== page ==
Unsteady Aerodynamics of Rotorcraft at Low Advance Ratios in Ground Effect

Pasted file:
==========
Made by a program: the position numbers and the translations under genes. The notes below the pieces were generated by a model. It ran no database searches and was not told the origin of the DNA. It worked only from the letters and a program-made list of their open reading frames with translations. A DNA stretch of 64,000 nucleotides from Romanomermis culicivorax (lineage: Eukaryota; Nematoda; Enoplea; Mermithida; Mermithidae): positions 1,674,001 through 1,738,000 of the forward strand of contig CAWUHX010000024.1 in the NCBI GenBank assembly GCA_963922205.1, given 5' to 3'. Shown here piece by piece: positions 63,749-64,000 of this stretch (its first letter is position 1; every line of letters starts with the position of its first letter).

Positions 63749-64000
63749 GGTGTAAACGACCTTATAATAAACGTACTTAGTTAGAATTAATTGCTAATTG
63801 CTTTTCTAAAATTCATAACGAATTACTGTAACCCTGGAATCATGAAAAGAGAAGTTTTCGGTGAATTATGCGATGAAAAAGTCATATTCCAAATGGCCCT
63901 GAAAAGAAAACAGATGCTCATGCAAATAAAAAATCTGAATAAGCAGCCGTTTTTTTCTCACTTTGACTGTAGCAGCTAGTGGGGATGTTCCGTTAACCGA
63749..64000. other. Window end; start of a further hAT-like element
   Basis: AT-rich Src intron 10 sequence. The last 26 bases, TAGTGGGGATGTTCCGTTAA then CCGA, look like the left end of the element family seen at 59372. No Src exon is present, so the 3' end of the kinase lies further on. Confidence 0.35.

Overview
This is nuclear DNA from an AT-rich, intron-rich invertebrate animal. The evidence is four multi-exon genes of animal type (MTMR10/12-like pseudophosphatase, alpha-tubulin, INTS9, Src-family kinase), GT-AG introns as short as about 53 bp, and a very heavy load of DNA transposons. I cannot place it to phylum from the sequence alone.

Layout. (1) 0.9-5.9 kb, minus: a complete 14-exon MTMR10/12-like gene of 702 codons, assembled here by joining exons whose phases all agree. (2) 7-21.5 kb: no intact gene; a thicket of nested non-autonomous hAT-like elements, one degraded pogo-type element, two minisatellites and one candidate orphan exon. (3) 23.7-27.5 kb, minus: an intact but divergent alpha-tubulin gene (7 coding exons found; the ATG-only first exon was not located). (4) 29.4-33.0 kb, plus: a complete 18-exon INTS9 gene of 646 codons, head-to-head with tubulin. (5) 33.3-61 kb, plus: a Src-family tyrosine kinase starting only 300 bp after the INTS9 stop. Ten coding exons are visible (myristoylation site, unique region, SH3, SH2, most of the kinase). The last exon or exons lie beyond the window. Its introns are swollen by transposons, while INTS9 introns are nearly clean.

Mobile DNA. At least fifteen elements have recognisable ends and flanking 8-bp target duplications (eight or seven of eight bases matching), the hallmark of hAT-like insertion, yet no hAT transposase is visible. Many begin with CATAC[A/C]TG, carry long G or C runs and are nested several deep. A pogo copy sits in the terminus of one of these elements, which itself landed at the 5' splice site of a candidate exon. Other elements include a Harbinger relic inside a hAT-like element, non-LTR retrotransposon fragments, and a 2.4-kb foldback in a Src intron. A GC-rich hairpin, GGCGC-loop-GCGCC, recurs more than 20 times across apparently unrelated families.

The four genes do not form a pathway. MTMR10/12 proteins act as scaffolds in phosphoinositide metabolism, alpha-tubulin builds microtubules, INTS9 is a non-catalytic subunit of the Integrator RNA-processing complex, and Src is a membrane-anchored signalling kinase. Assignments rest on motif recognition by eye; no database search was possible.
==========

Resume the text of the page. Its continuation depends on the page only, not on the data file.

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The aerodynamic characteristics of rotorcraft flying at low speed close to the ground are investigated. This will help better understand and quantify the flowfield structures and unsteadiness associated with various in ground effect flight conditions. This study aims to separate out the various phenomena according to their causal factors. Experimental investigations first involved flow visualization, which helped in identifying the various flight regimes and in getting an approximate estimate of the unsteadiness. The problem was divided into its unsteady and quasi-steady aspects. Hotwire measurements were performed and the unsteadiness in the flow structure was quantified. It was found that there were long time scale and fluctuations in the upwind side of the rotor disk, with significant changes in the in and flow. On the quasi-steady side, the fuselage loads for two fuselage cross-sectional shapes were investigated both in and out of ground effect. The fuselage cross-section shape had a significant effect on the loads felt by the fuselage in ground effect. The power required for the experimental configuration was measured to provide a basis for comparison. Finally, the flowfield around the ground vortex was quantified, and the structure of the ground vortex was investigated using Particle Image Velocimetry. It was found that tip vorticity was ingested by the ground vortex and that the strength of the ground vortex was considerably more than the tip vortex.